Here are new images. If I may start with the accident of which the previous owner attempted tidying up, it appears that the windscreen has been replaced, using some sort of non-hardening putty, to secure it in place. Since taking these photographs, I’ve applied silicone, in order to prevent water entry. Later on, I may remove the windscreen, to remount it with more suitable glue

It appears that this otherwise obsolete trailer hitch is mounted on a frame. Since a key is no longer available, I have no other recourse, than to remove this entire frame. Since moving to this country, roadway discipline has progressively declined to the point where one gets the impression that the trend is to drive like children would. Therefore, I’m still debating removal of this hitch unit, solely because of the protection it would provide during an “accident”. Besides that, this hitch could pretaliate with causing reciprocal damage to any idiot following too close

But then again, the stupid laws in this failed state would make me partially liable for damages of which the “accident”'s initiator’s vehicle would incur, because of me failing to remove a locked hinge. Permanently-mounted hitches are exempt from this ruling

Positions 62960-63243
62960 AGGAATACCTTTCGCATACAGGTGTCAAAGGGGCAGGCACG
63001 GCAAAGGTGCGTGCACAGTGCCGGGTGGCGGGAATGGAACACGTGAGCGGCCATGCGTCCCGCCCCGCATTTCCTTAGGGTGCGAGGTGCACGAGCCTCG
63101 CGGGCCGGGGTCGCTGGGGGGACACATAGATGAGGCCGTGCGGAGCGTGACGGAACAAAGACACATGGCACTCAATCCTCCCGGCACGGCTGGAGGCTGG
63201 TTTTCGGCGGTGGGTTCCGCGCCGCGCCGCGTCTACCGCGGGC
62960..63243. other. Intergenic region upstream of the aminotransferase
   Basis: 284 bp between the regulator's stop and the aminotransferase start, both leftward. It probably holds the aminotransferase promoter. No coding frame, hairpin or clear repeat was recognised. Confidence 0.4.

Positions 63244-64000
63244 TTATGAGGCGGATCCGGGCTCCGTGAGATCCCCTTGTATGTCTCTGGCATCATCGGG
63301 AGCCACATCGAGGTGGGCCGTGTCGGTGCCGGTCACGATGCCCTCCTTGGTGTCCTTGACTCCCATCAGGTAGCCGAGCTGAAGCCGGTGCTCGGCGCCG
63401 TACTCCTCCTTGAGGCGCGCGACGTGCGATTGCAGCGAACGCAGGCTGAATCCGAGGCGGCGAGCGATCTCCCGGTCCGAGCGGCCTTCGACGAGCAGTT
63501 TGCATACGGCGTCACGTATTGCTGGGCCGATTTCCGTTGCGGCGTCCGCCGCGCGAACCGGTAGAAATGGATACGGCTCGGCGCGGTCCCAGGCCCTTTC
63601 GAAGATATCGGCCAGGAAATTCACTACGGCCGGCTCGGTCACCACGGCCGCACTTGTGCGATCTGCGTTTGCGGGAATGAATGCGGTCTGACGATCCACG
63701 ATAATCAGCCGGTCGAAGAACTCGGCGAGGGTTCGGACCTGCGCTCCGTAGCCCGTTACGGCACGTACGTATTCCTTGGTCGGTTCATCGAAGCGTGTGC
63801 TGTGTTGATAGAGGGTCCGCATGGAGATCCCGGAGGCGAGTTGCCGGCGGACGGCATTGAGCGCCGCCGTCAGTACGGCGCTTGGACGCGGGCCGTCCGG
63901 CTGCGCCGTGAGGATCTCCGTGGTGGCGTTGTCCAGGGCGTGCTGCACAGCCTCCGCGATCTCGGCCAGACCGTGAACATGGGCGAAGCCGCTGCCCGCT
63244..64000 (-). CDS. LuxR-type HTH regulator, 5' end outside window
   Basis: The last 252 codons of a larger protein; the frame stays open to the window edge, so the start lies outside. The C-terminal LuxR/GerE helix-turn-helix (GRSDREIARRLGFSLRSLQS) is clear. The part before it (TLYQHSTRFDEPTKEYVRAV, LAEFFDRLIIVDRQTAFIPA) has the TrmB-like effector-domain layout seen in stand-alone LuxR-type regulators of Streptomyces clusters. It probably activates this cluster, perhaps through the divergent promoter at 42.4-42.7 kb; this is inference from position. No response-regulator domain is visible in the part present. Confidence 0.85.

On these, the catylitic converter is mounted quite remotely from the exhaust extractor, causing me to wonder if gas temperatures remains high enough for proper catylization, once they reach this unit.
The gearbox has deserved a proper cleansing and an oil change to synthetic, so as to improve ease of shifting

The engine itself appears to have a comparatively smaller outter dimension than the equally-displaced Daihatsu EJ. Disappointing is the absence of a hydraulic clutch unit, rendering clutch-application quite tricky. A 4-speed automatic was an option of which falls under consideration. If I’m lucky, Suzuki and Daihatsu will share the same unit

I deliberately left the vehicle’s delivery condition intact for filming, until the driver’s seat cover was removed

The electrical connection interrupter for both warnibg buzzer and interior lamp has somehow gone missing

The instrument panel is quite handsome, in my opinion. It almost appears possible to replace the instrument panel with one of ours, until a close look unfortunately negates this wish.
The heater controls have remained identical to the decade older Swifts

After having removed the seat cover, it became appearant that the purpose of covering the seat was not to conceal damage

Further collision damages, except, of course, for the windscreen retaining strip pointed out


Aside from sealing the windscreen, removing the heavy trailer hitch, removal of rear seats and trim-installation, I took the opportunity to alter exterior cosmetics. The protruding flat black plastic has been closely matched with the paint I had available, hoping that it will ultimately fade to the point where it won’t be so obvious to see. I was in haste to seal rust pits located behing the hatch bar holding brackets, before this approaching winter.